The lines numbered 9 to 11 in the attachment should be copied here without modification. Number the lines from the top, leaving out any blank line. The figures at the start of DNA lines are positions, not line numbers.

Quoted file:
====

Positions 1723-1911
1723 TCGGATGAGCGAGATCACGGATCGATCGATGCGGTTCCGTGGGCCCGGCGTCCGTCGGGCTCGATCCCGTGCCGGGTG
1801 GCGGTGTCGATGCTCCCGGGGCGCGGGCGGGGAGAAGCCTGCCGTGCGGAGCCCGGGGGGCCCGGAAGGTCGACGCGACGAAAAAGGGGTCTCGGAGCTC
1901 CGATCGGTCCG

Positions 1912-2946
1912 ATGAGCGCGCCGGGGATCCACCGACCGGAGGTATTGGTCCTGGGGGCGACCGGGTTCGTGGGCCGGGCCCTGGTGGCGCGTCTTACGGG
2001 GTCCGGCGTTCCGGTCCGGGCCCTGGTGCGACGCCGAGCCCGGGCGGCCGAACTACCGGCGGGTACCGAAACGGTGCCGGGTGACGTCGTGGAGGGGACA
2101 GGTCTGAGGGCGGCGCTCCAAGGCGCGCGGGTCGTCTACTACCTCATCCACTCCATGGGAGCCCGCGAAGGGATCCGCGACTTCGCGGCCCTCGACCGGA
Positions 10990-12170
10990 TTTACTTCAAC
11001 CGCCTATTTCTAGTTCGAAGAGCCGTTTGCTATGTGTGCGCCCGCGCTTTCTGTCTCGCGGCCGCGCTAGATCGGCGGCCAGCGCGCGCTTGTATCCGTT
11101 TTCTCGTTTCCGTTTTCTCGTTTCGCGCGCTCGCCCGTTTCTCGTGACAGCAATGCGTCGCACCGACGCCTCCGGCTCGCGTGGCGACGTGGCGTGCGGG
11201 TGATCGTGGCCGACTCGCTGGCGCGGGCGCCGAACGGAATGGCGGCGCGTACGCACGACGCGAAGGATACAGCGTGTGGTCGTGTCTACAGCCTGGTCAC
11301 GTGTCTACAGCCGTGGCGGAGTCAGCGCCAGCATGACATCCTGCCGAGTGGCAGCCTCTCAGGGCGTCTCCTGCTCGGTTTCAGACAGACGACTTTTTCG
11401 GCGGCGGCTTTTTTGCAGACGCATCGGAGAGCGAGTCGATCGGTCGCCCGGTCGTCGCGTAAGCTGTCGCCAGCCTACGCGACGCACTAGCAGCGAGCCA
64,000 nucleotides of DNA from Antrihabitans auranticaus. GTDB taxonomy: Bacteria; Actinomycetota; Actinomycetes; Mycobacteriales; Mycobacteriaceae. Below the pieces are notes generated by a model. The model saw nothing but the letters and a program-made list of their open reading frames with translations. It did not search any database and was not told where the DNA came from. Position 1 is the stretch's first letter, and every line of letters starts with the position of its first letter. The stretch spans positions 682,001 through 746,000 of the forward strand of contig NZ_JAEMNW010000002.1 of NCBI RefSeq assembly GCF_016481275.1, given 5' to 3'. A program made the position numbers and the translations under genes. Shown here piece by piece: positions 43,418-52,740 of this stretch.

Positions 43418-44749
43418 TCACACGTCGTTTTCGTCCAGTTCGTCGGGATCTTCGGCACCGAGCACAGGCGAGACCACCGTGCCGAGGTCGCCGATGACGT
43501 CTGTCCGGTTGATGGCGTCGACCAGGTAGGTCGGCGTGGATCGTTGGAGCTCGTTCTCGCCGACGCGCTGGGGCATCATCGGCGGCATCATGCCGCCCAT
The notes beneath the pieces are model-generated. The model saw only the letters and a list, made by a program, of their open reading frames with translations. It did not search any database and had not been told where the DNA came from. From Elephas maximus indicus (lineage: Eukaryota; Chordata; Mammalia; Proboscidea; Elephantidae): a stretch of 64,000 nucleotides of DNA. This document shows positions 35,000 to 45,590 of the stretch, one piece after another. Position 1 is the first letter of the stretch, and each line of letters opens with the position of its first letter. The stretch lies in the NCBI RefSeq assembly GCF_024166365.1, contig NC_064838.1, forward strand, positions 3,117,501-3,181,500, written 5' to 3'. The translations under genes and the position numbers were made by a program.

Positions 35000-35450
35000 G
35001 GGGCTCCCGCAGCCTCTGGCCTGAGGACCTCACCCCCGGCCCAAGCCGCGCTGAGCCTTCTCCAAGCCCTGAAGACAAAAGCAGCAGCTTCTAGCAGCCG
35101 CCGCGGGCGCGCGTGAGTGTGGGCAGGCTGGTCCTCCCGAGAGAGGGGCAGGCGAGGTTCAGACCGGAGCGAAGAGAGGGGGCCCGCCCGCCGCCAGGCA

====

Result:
Positions 10990-12170
10990 TTTACTTCAAC
11001 CGCCTATTTCTAGTTCGAAGAGCCGTTTGCTATGTGTGCGCCCGCGCTTTCTGTCTCGCGGCCGCGCTAGATCGGCGGCCAGCGCGCGCTTGTATCCGTT